At the time G. Thomas Goodnight published his essay on spheres of argument, which he called "a speculative inquiry into the art of public deliberation," the "hot topic" within argumentation studies was argument fields ("Speculative" 214). Scholars had picked up on a term first used by Stephen Toulmin in The Uses of Argument. There Toulmin maintained that two arguments were in the same field if their data and conclusions were of the same "logical type" (Uses 14). (In this formulation, "logical type" was left undefined.) This was an effort to find a standard for evaluating arguments that recognized a middle ground between whimsy and caprice, on one hand, and formal deduction on the other. Toulmin was engaged in the same general project as Chaim Perelman and Lucie Olbrechts-Tyteca: revitalizing the concept of the reasonable. He was implying that arguments should not be evaluated purely on their effectiveness, nor should they be dependent on formal requirements. Instead, they should be judged in the context of other arguments with the same types of data and inference.
By the late 1960s, however, Toulmin had moved away from this notion of fields and had come to regard them as akin to academic disciplines. In Human Understanding, he distinguished among compact, diffuse, and would-be disciplines as well as the undisciplined and the undisciplinable. He implied that arguments within a given discipline could be assessed only by those who belonged to that discipline and who had the specific training and knowledge that it required and presumed. Now membership in an argument field was a characteristic not of arguments but of arguers; fields defined distinctive argument communities. This being so, the question of how to differentiate argument fields was a matter of great importance. If an argument could be understood, say, as falling either within the field of science or the field of religion, the choice of field might well be a decision about which side of the argument would prevail. There was extensive discussion on conference programs and in the pages of this journal about whether fields should be defined by academic disciplines, or by broad-based world-views (Marxism and behaviorism, for example), or by the purpose of the arguers, or in some other way. The central theoretical issue was what to do about arguments that could be situated in more than one field or that seemed to transcend field boundaries.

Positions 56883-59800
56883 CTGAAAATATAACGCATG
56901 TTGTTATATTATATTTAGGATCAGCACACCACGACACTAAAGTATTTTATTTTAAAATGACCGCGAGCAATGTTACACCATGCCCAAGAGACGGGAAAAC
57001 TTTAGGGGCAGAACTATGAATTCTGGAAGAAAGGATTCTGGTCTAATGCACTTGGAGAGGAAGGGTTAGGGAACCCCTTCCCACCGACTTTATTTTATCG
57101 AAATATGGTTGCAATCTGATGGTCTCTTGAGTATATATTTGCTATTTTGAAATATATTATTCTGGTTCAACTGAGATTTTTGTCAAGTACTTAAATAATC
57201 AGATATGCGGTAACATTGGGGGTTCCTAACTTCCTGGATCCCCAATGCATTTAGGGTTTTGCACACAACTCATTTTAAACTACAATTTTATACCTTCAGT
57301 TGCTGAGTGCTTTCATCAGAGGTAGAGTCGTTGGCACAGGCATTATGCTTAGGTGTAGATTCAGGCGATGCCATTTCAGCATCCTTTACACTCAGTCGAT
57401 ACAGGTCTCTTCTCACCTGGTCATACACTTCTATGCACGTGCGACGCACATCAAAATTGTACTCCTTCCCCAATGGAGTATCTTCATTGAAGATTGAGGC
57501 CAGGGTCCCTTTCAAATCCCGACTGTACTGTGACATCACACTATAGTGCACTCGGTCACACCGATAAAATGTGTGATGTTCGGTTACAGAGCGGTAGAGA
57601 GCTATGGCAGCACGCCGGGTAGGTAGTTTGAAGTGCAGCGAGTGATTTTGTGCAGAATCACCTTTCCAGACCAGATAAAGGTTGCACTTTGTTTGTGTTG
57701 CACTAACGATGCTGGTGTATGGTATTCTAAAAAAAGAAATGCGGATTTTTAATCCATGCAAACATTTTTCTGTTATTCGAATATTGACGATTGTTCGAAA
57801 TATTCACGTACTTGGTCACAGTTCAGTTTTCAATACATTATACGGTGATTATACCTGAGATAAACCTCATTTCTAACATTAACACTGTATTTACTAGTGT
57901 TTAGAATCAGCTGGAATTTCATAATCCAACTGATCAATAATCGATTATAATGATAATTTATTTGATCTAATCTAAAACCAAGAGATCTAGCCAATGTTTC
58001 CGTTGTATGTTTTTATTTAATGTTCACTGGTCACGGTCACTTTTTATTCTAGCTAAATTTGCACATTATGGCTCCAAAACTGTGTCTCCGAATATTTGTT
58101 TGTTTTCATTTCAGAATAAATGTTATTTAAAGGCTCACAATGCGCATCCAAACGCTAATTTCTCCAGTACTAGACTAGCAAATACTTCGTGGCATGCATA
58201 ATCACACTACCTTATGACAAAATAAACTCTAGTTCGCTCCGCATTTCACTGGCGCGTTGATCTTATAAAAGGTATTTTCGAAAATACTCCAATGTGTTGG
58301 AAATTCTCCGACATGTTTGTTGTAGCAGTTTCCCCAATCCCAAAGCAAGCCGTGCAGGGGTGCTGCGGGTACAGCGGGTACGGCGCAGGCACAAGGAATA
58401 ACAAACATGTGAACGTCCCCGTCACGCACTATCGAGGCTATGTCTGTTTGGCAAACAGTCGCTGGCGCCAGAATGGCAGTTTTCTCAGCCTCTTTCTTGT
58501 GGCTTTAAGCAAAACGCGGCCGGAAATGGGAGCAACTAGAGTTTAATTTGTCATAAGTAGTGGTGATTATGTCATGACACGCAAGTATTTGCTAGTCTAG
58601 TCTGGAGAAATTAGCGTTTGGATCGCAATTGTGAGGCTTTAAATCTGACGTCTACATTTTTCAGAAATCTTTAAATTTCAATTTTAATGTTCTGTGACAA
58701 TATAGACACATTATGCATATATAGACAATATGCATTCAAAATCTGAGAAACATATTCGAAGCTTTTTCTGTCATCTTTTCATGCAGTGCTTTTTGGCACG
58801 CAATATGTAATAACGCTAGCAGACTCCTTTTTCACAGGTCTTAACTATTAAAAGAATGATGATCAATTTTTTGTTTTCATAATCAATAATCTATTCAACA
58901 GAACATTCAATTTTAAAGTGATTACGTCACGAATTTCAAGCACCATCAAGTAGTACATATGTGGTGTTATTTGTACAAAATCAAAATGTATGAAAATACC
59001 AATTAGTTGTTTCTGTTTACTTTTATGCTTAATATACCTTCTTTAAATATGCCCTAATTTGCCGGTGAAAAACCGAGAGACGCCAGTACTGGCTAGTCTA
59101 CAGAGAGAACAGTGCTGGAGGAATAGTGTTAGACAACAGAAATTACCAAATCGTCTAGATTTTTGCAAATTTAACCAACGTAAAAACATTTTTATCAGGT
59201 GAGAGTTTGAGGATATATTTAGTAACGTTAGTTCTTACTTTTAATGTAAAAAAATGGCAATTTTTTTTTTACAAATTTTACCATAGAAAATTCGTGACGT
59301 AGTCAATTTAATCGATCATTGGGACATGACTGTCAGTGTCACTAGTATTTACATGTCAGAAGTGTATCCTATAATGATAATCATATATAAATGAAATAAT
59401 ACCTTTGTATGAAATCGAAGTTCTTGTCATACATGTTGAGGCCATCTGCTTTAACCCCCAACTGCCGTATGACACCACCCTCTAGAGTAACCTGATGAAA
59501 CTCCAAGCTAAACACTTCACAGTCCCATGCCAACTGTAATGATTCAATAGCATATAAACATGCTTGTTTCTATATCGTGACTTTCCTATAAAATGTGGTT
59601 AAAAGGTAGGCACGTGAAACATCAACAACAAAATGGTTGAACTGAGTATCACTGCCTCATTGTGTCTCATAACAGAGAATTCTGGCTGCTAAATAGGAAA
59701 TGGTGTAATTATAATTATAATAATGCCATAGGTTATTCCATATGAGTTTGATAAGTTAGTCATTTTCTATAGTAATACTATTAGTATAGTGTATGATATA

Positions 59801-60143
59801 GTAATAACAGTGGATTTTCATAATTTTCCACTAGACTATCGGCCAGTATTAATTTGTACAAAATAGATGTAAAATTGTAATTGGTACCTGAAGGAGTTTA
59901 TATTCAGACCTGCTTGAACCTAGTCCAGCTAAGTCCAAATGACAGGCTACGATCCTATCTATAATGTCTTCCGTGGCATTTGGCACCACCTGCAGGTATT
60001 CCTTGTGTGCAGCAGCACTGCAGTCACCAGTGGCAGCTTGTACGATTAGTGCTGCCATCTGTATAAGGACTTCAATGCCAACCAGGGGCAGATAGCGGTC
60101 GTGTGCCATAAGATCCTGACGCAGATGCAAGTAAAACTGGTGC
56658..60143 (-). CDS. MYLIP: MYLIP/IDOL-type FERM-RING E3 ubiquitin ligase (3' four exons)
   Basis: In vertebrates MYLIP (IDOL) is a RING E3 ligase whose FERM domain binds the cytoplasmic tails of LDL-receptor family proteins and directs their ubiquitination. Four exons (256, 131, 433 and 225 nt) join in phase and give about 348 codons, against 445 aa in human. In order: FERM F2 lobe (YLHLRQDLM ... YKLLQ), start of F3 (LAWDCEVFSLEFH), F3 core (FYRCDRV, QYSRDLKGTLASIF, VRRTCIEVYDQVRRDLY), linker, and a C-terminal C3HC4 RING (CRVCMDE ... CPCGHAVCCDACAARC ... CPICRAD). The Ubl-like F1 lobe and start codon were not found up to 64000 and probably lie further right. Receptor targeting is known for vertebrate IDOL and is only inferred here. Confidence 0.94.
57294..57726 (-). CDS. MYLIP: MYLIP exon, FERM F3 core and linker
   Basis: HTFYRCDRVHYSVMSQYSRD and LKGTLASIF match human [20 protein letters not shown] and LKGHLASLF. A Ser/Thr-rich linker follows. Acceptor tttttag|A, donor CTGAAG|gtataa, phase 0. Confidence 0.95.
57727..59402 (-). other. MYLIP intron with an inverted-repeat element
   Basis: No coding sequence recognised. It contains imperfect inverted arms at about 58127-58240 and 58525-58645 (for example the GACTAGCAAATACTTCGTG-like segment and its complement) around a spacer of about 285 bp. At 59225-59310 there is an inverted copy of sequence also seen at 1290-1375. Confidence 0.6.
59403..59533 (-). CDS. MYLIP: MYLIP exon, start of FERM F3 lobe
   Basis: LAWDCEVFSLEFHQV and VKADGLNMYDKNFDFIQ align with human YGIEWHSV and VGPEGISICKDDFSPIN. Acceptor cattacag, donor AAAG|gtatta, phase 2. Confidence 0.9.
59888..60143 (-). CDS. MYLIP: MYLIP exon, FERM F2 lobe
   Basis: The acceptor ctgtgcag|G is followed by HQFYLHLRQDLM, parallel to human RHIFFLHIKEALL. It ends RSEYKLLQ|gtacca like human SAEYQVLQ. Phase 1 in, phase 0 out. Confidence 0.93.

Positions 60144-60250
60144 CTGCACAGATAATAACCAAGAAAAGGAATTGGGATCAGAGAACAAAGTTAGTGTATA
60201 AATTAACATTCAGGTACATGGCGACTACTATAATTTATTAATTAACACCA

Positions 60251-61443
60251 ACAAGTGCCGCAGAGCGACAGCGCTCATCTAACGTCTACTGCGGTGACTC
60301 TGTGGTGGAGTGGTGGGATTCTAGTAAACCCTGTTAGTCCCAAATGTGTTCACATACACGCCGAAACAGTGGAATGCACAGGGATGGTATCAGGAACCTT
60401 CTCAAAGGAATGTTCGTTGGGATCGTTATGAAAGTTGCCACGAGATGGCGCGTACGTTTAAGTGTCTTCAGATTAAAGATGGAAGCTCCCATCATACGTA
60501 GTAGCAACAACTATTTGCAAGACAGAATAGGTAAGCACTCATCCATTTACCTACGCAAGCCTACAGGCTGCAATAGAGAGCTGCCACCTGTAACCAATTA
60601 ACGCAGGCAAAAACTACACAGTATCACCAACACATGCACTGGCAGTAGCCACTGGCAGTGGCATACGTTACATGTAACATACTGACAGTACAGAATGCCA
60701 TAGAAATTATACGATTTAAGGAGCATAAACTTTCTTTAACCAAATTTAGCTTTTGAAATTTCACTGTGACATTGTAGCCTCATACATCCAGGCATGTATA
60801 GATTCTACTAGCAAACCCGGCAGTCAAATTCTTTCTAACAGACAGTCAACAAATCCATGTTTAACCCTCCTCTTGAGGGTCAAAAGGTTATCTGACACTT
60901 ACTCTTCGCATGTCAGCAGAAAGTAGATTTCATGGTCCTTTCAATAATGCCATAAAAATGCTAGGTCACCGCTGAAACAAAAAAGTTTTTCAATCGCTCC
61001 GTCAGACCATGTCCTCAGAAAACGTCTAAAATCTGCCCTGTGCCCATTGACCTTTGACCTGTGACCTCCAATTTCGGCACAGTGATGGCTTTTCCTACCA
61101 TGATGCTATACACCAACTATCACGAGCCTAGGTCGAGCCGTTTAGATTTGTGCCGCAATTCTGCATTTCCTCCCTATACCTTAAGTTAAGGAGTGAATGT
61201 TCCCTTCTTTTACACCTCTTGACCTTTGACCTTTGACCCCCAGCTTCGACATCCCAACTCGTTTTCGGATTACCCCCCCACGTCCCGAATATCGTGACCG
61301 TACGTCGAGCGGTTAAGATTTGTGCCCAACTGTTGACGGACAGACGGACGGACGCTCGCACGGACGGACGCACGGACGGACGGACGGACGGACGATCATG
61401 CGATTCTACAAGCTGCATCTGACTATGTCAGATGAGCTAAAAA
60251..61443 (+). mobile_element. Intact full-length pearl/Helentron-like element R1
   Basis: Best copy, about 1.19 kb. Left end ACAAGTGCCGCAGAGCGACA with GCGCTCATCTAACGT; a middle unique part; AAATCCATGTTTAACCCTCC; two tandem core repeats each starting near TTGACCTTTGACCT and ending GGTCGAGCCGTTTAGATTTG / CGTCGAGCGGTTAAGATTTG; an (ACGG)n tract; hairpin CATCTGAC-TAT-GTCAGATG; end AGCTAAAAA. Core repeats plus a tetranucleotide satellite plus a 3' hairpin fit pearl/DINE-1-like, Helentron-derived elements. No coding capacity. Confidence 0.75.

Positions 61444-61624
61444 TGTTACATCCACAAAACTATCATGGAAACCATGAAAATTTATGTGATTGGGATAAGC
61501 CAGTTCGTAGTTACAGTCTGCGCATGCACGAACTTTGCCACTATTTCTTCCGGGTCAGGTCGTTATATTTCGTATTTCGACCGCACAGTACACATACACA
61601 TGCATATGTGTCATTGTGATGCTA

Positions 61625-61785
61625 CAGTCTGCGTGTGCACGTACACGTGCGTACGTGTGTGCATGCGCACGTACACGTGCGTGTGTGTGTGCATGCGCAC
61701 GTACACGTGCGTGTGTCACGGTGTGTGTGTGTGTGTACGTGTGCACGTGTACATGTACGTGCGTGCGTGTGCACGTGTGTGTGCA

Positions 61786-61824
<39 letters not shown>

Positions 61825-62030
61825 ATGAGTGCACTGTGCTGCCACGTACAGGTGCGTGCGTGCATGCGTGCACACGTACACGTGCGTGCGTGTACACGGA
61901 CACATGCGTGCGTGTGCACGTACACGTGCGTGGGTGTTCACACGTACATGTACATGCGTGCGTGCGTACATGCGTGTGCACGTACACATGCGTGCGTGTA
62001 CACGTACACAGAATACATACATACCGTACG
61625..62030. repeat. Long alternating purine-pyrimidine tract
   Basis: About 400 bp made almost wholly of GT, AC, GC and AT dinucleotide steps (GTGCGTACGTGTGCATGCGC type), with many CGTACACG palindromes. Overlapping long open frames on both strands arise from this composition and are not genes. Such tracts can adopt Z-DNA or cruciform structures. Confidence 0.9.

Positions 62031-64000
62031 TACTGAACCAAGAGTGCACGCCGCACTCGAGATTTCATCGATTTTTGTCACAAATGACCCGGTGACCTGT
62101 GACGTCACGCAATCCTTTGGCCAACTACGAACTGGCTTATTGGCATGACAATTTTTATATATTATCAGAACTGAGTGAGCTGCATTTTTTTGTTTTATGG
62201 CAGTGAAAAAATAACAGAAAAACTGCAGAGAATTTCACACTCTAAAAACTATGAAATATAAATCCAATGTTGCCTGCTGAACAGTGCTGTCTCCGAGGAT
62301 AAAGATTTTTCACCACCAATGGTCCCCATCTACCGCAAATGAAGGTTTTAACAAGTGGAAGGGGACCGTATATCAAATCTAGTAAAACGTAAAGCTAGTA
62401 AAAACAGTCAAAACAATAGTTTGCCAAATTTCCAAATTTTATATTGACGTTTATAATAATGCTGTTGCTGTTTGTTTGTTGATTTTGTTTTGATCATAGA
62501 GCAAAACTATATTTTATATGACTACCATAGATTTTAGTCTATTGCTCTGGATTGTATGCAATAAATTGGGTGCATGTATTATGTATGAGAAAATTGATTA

Fields were useful for matching arguments with the professional communities of those interested in them, but the concept left important unanswered questions: Was it better for an argument to reside in one field or another, if there is a choice? Were all fields, in principle, equal and on the same plane? Was public affairs itself an argument field, or did it somehow stand apart from all argument fields, belonging to an altogether different category of discourse? And if the latter, did public argument trump field-based argument, or vice versa? Intuitively, it seemed that the concept of argument fields was of great value, and yet the concept seemed to be almost inherently vague.
The combination of significance and ambiguity motivated scholarly attention. One track at the second biennial Alta conference, in 1981, was devoted to argument fields (Ziegelmueller and Rhodes). In part, it offered a theoretically broader perspective for long-standing interest in studying legal argumentation. Discourse conventions of lawyers, July deliberations, structures of reasoning in the judicial opinion, and similar topics now could be seen as valuable not only in their own right, esoteric as they might seem, but also as a powerful case study of an argument field. Similarly, the field concept helped to warrant emerging areas of study in scientific argumentation, political argumentation...